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4 Test ideas in the marketplace. You learn from hearing a range of perspectives.

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5. You can’t recover a fumble unless you’re on the field. Get out there.

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Read this: Why the Twitter IPO mentioned scalability

6. First law of holes. If you get in one, stop digging.

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7. Talent hits a target no one else can hit. Genius hits a target no one else can see.

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8. You pay the same price for doing something halfway as for doing it completely so you might as well do it completely.

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9. It is difficulties that show what men are.

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10. What you measure, improves.

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Also: Why I don’t work with recruiters

11. If you are lost, “climb, conserve and confess”

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12. It is not the strongest species that survives, nor the most intelligent, but the one most responsive to change.

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13. Luck is what happens when preparation meets opportunity.

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14. People don’t spend money earned by others with the same care that they spend their own.

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15. Disagreement is not disloyalty.

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Related: Why a CTO must never do this

16. A lie travels halfway around the world before the truth gets its shoes on.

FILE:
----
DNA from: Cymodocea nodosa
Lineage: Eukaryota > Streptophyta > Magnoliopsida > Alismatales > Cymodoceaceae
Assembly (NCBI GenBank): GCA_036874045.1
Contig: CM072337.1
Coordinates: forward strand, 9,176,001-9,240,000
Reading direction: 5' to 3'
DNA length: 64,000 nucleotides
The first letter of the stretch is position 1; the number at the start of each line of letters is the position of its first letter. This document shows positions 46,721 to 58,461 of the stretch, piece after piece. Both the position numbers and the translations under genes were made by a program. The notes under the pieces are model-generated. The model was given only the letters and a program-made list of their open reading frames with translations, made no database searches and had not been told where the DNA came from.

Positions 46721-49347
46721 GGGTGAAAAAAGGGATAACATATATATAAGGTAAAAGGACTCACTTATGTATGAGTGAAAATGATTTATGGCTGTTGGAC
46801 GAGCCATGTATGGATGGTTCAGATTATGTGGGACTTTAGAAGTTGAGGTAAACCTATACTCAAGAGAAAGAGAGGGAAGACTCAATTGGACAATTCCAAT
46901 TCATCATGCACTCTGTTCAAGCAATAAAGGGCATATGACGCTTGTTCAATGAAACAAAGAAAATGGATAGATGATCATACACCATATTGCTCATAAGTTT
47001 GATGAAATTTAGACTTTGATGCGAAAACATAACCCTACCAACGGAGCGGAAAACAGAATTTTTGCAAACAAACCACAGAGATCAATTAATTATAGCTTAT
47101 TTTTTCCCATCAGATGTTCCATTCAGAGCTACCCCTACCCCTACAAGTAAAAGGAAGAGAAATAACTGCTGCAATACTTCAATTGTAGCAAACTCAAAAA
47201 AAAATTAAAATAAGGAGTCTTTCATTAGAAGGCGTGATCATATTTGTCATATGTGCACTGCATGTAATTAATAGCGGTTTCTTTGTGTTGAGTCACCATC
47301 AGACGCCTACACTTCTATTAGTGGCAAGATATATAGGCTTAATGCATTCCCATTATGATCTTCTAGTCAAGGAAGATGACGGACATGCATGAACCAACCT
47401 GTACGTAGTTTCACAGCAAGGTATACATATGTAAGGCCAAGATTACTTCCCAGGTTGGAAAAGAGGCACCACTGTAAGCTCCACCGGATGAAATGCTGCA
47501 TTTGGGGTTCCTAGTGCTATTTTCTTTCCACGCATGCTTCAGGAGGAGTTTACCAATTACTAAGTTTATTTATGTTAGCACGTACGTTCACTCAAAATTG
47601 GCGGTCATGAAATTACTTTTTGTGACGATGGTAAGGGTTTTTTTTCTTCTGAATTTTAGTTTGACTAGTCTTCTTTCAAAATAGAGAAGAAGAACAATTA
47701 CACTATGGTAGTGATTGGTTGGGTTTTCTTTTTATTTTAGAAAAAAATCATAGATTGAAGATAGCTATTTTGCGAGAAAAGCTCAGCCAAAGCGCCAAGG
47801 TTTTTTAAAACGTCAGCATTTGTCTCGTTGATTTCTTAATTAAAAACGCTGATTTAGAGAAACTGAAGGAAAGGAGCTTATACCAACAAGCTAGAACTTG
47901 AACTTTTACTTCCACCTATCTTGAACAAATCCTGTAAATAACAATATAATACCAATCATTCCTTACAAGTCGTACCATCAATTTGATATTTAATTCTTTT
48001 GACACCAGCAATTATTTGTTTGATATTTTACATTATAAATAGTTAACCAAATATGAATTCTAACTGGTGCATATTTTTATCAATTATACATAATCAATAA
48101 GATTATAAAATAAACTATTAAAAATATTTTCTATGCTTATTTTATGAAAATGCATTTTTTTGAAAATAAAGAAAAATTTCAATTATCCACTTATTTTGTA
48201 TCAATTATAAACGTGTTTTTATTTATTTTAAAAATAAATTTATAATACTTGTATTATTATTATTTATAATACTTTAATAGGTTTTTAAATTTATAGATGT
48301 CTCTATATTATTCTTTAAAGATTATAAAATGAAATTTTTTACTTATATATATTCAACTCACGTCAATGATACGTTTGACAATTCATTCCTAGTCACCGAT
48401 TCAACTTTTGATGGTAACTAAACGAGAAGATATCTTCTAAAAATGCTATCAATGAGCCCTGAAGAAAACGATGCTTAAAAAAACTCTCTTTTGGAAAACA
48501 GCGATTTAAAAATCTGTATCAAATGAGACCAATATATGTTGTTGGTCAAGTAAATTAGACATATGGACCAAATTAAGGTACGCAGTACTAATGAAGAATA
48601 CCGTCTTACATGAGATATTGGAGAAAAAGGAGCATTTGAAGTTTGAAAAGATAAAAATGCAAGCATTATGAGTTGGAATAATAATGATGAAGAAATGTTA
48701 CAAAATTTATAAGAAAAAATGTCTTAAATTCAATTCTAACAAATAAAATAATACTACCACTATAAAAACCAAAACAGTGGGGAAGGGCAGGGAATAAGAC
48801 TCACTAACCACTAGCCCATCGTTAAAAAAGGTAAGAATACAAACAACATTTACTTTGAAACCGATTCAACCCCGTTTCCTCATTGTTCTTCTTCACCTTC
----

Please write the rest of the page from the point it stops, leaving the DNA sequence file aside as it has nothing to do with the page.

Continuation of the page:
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17. It is easier to convince someone they’re right, than to convince them they’re wrong.

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18. Your best question is often why.

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19. Simply because a problem is shown to exist, it doesn’t necessarily follow that there is a solution.

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20. The world is run by those who show up.

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Read: Who is Sean Hull?

21. Don’t panic. Things may be going better than they seem from the inside.

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22. Know that the amount of criticism you receive may correlate closely to the amount of publicity you get.

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23. Sunshine is a weather report, a flood is news.

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24. If you expect people to be in on the landing, include them in the takeoff.

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25. If a problem cannot be solved, enlarge it.

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Read this: Why a killer title can make or break your content efforts

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Why weekly billing amps up time pressure

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Join 11,500 others and follow Sean Hull on twitter @hullsean.

This past year I worked on an 8 week contract. I was tasked with helping improve scalability, measuring current throughput, then troubleshooting systems & infrastructure to find the big problem areas.

Slow process of on-boarding

In only six months, the firm had grown from a small startup, to a larger mid-sized company. That kind of growth is great for margins & investors, but it’s tough on teams & management.

We had outlined a nice todo list up front. Tasks would fit well within our eight week budget, with some additional time for things that came up along the way.

As it turned out, on-boarding for the project got drawn out. I got tangled in email problems, configuring, forwarding, and so forth. The default on-boarding process placed me on various general lists about office parties, and treasure hunts. Having all this email forwarded to me became a problem to untangle.

Meanwhile getting credentials and logins to the correct servers was a challenge. Tickets were created, emails flew back and forth and time rolled on.

Read this: Why operations & MySQL DBA talent is hard to find

Time pressure at the end of engagement

As the engagement barreled on, we reached the final two weeks mark. It was then that I scheduled another meeting with the director of operations, and to go over status.

At that point the team was fighting some new fires with database change management. I was intrigued by the problem, and wanted to dig in and see if I could assist. But at that point we both agreed there wasn’t sufficient time left to devote to it.